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[Editor's note: A federal district court has granted a preliminary injunction blocking the overtime rule from taking effect Dec. 1.]
The outcome of the presidential race will determine whether the
Fair Labor Standards Act overtime rule will survive intact.
Democratic presidential candidate Hillary Clinton unequivocally supports the rule, while Republican presidential candidate
Donald Trump told online news outlet Circa Aug. 12 that he favors a small-business exemption from the rule.
The regulations, which take effect Dec. 1, more than double the exempt salary threshold from $23,660 to $47,476. The rule also automatically increases the threshold every three years to 40 percent of the weekly earnings of full-time salaried workers in the lowest-wage Census region, the South.
Ross Eisenbrey, vice president of the Economic Policy Institute, a Washington, D.C., think tank researching policies that affect workers, said that if Trump exempted small businesses, half of U.S. employers would be affected. "To deny overtime protection to half the U.S. workforce strikes me as a bad thing to do," Eisenbrey said.
Jack Mozloom, media director for the National Federation of Independent Business (NFIB), disagreed, saying that the NFIB appreciates that Trump "acknowledges the impact of the rule on small businesses. Our members are very concerned about it." But Mozloom added that the NFIB couldn't take a position on Trump's statement, since "there is no meat on the bones" of the presidential candidate's assertion.
By contrast, Clinton was emphatic in her support of the rule as soon as it was issued, stating May 18, "I applaud President [Barack] Obama and Secretary of Labor [Thomas] Perez for these final overtime rules, which will lift up workers nationwide and help get incomes rising again for working families. Within the first year these rules are in effect, millions more workers will be eligible for overtime, finally getting paid in full for the hours they are putting in on the job."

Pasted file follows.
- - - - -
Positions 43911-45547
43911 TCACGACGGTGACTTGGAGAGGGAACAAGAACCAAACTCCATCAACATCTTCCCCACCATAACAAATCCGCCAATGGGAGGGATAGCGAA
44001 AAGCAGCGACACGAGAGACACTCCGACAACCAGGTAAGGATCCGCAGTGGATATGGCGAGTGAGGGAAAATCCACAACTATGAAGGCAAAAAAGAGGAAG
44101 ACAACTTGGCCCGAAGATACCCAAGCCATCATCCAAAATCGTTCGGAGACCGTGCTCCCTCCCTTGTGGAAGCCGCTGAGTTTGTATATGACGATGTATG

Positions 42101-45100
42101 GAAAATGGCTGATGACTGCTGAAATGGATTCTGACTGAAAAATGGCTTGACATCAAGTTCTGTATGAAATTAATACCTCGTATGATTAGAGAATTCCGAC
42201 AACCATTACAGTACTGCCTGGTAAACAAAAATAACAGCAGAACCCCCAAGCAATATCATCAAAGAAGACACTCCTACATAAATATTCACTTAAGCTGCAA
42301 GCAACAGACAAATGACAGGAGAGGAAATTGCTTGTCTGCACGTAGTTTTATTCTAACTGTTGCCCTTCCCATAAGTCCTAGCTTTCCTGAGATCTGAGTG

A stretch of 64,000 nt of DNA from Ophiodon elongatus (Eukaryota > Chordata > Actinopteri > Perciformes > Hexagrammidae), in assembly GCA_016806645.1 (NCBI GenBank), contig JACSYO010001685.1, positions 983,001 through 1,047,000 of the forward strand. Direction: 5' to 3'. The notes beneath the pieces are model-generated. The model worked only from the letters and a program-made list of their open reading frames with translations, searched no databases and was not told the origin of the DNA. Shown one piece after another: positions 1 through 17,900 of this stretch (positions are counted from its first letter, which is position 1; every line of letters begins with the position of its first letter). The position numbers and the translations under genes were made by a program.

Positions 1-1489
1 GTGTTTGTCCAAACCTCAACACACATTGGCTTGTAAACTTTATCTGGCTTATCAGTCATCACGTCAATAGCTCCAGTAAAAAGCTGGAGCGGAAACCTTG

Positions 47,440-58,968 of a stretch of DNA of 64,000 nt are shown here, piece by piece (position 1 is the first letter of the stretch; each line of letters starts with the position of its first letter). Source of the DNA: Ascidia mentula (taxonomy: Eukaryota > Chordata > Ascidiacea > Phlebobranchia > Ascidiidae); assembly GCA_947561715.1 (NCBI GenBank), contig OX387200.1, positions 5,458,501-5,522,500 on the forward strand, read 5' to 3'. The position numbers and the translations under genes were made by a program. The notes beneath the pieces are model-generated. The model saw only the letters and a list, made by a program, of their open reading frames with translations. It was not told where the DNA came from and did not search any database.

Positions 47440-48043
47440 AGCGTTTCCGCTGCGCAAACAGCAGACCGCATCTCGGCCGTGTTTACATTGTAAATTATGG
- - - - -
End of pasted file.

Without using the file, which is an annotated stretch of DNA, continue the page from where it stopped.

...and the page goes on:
"Efforts to derail the new rule—such as the
Protecting Workplace Advancement and Opportunity Act, introduced by congressional Republicans—will likely face [a] veto if Clinton wins the presidency," should legislation reach her desk, said Jim Swartz, an attorney with Polsinelli in Atlanta. "A Clinton presidency ensures [the rule's] implementation."
Opposition to the overtime rule continues to brew, as many small restaurants and retailers can't raise entry-level managers' salaries above the new exempt threshold and can't afford to pay the managers overtime, Mozloom said.
He added that the overtime rule is "especially a big concern where the cost of living is low." Mozloom doesn't expect it to have as big an impact in metropolitan areas, where salaries are higher.
Jesse Panuccio, an attorney at Foley & Lardner in Miami, outlined a few other small-business concerns:
Support for Rule
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